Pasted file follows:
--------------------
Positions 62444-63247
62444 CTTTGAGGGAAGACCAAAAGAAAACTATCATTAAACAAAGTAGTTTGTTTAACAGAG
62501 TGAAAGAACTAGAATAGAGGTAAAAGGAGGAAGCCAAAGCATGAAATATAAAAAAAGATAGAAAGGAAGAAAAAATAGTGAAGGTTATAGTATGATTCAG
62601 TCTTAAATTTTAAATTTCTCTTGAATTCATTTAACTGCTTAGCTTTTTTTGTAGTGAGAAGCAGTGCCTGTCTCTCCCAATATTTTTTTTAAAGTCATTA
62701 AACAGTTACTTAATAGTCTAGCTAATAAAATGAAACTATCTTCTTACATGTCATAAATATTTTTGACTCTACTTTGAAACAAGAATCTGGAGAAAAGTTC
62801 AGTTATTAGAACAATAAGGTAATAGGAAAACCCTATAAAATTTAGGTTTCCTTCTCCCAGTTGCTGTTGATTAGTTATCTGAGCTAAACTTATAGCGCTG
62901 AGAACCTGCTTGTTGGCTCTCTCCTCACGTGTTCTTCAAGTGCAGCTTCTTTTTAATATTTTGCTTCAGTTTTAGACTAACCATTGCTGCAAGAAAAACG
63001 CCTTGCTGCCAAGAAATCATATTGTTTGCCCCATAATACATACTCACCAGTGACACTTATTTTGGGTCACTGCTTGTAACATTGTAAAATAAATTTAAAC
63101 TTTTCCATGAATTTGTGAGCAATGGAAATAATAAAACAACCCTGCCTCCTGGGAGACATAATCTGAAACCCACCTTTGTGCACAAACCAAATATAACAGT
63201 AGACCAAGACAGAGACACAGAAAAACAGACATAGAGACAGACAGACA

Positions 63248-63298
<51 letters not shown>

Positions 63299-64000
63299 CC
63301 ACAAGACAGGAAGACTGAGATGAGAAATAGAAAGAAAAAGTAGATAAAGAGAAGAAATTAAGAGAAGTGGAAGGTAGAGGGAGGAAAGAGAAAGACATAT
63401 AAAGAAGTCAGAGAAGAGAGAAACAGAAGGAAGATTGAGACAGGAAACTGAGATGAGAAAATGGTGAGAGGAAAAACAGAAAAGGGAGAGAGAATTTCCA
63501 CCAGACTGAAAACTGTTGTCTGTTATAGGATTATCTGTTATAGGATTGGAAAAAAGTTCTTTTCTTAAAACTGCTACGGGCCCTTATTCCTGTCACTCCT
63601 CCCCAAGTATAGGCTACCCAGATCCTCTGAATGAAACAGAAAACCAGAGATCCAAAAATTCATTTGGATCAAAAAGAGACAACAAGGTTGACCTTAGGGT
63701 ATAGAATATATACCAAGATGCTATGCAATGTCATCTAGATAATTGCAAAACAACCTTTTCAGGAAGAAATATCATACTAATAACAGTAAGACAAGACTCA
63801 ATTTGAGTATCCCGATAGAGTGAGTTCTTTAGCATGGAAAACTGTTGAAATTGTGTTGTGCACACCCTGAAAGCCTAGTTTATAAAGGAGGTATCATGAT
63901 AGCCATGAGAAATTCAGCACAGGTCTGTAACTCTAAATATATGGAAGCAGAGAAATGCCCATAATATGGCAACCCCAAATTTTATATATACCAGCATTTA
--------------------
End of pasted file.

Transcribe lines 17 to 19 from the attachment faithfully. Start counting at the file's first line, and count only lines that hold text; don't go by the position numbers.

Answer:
63501 CCAGACTGAAAACTGTTGTCTGTTATAGGATTATCTGTTATAGGATTGGAAAAAAGTTCTTTTCTTAAAACTGCTACGGGCCCTTATTCCTGTCACTCCT
63601 CCCCAAGTATAGGCTACCCAGATCCTCTGAATGAAACAGAAAACCAGAGATCCAAAAATTCATTTGGATCAAAAAGAGACAACAAGGTTGACCTTAGGGT
63701 ATAGAATATATACCAAGATGCTATGCAATGTCATCTAGATAATTGCAAAACAACCTTTTCAGGAAGAAATATCATACTAATAACAGTAAGACAAGACTCA